The defect, Sandel maintains, lies in the impoverished vision of citizenship and community shared by Democrats and Republicans alike. American politics has lost its civic voice, leaving both liberals and conservatives unable to inspire the sense of community and civic engagement that self-government requires. In search of a public philosophy adequate to our time, Sandel ranges across the American political experience, recalling the arguments of Jefferson and Hamilton, Lincoln and Douglas, Holmes and Brandeis, FDR and Reagan. He relates epic debates over slavery and industrial capitalism to contemporary controversies over the welfare state, religion, abortion, gay rights, and hate speech. Democracy's Discontent provides a new interpretation of the American political and constitutional tradition that offers hope of rejuvenating our civic life.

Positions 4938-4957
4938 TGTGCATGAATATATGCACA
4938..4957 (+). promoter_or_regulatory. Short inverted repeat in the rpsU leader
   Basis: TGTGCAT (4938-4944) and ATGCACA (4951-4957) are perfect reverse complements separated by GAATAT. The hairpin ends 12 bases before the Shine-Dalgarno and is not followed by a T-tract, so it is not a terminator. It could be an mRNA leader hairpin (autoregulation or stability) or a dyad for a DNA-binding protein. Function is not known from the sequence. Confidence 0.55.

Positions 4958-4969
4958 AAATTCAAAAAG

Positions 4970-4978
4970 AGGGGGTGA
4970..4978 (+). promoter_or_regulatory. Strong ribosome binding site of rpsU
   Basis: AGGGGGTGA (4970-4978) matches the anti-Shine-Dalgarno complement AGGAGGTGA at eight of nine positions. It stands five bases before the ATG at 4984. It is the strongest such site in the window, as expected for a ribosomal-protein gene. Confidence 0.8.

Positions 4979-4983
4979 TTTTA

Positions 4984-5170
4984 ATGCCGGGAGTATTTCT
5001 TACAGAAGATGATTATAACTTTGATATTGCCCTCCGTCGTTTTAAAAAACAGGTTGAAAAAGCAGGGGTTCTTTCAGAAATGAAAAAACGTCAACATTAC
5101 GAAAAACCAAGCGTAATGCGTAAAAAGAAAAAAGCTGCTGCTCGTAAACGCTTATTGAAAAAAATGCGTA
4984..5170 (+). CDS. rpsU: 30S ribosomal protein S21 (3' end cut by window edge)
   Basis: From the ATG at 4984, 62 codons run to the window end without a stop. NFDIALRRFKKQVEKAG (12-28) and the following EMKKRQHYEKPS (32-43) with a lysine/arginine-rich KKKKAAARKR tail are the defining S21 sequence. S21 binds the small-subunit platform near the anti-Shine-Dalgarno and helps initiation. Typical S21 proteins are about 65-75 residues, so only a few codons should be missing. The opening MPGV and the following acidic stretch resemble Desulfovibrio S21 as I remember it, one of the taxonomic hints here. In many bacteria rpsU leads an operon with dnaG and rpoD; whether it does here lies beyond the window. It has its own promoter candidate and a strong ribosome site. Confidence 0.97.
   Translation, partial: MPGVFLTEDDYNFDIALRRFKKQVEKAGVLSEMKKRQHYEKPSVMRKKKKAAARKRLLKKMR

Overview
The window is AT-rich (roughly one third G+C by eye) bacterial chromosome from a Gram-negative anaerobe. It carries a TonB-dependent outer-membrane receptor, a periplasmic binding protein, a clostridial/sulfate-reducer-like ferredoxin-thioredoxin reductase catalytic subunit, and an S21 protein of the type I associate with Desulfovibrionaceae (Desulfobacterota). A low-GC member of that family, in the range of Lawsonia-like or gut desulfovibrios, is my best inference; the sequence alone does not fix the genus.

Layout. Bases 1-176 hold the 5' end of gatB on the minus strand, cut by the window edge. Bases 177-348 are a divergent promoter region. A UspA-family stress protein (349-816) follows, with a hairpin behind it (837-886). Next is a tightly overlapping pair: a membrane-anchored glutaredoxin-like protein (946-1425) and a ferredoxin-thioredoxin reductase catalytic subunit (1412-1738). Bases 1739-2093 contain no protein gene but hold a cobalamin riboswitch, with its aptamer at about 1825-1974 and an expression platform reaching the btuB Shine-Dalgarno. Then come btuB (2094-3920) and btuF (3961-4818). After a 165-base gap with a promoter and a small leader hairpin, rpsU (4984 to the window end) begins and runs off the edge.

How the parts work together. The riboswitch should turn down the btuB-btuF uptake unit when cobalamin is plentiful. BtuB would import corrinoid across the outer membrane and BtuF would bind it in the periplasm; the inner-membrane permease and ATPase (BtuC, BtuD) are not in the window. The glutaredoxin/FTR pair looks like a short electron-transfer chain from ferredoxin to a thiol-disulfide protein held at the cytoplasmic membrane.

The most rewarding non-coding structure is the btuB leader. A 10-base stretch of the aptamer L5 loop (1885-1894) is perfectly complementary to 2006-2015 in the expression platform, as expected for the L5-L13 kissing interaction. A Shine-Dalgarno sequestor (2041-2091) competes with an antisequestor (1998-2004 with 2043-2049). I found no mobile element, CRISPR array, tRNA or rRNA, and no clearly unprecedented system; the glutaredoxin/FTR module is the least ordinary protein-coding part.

History, Americas, United-States,